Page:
A lot of pregnant women don’t get tested for sexually transmitted diseases. But a lot of pregnant need to get tested for sexually transmitted diseases, according to just released Centers for Disease Control stats.
Out of some 1.3 million American women who had blood work during pregnancy, only 59 percent got tested for chlamydia, Reuters reports on the findings.
Obvs, when you’ve got a bun in the oven, your health doesn’t just impact you: chlamydia, as well as other STDs, can complicate pregnancies and get transmitted to newborns.
The CDC recs that all pregnant women get screened for chlamydia and gonorrhea, both of which can be symptomless. Testing stats for the latter, though, are just as disappointing: only 57 percent of of pregnant women in the U.S. said they were examined for this infection (though that proportion is higher in some age groups.)
Here’s what can happen if you don’t get tested: chlamydia can cause pneumonia in newborns “while gonorrhea can lead to joint infections.” They can also be super dangerous in the earliest stages of pregnancy. Both infections can lead to pelvic inflammatory disease, sometimes prompting the fertilized egg to grow “outside the uterus.”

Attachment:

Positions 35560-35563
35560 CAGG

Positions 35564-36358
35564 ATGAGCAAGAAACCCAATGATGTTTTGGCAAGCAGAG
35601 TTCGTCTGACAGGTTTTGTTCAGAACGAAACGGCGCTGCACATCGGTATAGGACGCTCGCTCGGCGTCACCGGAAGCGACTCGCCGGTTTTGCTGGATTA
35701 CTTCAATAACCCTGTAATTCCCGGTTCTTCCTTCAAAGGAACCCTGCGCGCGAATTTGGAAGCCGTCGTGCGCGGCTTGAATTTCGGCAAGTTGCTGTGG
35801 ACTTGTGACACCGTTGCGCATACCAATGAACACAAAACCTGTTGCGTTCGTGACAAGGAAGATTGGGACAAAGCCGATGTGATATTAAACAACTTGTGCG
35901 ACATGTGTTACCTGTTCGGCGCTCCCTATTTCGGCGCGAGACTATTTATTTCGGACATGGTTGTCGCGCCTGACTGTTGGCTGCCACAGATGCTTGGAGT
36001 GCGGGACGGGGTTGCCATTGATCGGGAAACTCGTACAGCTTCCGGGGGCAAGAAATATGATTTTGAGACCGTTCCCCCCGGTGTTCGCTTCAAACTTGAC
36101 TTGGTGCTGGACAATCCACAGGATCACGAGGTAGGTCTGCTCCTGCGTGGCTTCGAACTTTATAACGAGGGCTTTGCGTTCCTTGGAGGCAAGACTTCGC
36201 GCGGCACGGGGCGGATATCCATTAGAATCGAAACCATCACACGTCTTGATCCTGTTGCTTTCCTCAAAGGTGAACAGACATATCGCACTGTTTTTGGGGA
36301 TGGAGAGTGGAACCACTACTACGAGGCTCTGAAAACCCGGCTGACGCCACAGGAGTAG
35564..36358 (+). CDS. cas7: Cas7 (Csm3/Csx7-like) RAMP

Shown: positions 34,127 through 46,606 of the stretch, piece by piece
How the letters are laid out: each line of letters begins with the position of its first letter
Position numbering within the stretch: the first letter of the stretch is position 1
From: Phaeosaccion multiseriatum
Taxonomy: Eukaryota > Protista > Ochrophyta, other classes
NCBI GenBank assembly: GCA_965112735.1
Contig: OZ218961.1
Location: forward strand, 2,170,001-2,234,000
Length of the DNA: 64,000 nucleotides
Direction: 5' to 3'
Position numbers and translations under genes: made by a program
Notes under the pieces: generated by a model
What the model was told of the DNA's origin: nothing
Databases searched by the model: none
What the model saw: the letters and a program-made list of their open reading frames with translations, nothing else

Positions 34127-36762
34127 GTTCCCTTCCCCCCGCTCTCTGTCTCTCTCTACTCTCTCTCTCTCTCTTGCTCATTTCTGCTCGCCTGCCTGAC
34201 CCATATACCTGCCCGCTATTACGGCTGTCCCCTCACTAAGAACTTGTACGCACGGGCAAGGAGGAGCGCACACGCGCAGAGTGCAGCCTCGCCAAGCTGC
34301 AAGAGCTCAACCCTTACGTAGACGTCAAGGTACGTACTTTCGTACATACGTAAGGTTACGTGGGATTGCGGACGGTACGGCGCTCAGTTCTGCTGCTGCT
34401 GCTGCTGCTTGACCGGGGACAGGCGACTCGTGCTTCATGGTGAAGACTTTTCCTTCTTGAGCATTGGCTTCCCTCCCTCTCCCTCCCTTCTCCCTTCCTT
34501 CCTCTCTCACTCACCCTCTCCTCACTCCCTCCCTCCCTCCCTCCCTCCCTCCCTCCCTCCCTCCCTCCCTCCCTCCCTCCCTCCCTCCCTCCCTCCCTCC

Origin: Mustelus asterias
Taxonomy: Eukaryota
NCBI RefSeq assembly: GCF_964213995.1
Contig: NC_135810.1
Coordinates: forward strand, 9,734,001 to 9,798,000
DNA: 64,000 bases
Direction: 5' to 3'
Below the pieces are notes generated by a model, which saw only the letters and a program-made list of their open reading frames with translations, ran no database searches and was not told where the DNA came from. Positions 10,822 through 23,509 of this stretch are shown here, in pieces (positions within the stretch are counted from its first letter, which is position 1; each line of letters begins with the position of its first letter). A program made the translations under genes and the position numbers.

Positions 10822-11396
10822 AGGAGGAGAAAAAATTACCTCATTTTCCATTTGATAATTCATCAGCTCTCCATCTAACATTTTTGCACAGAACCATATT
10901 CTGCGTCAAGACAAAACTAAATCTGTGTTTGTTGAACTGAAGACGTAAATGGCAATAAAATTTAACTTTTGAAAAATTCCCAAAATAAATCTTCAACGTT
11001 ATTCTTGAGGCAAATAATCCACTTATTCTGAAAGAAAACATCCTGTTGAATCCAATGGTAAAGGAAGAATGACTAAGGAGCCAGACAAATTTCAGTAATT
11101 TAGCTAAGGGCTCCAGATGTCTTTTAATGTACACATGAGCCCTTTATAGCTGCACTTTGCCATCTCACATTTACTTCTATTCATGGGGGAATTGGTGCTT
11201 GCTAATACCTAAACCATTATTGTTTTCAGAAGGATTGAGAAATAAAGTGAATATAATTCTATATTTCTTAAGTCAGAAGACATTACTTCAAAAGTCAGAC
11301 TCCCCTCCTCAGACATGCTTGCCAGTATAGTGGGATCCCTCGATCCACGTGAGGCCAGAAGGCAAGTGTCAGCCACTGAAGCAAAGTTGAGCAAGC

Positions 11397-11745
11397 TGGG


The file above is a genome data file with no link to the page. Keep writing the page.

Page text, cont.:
Some more potential problems, detailed by health authorities?
“The harmful effects of STDs in babies may include stillbirth (a baby that is born dead), low birth weight (less than five pounds), conjunctivitis (eye infection), pneumonia, neonatal sepsis (infection in the baby’s blood stream), neurologic damage, blindness, deafness, acute hepatitis, meningitis, chronic liver disease, and cirrhosis.”
Some 100,000 pregnant women in the U.S. test positive chlamydia annually. Around 13,000 have gonorrhea, the CDC notes. The organization says that women should also get tested for syphilis, hepatitis B, and HIV.
Since the Department of Health and Mental Hygiene has tended to take a very active role in all things bodily — from cigarette smoking to fatty foods to breastfeeding — the Voice wanted to see whether it’s doing anything to promote STD testing efforts in this community. We’ll update when we hear back.
This article from the Village Voice Archive was posted on May 17, 2012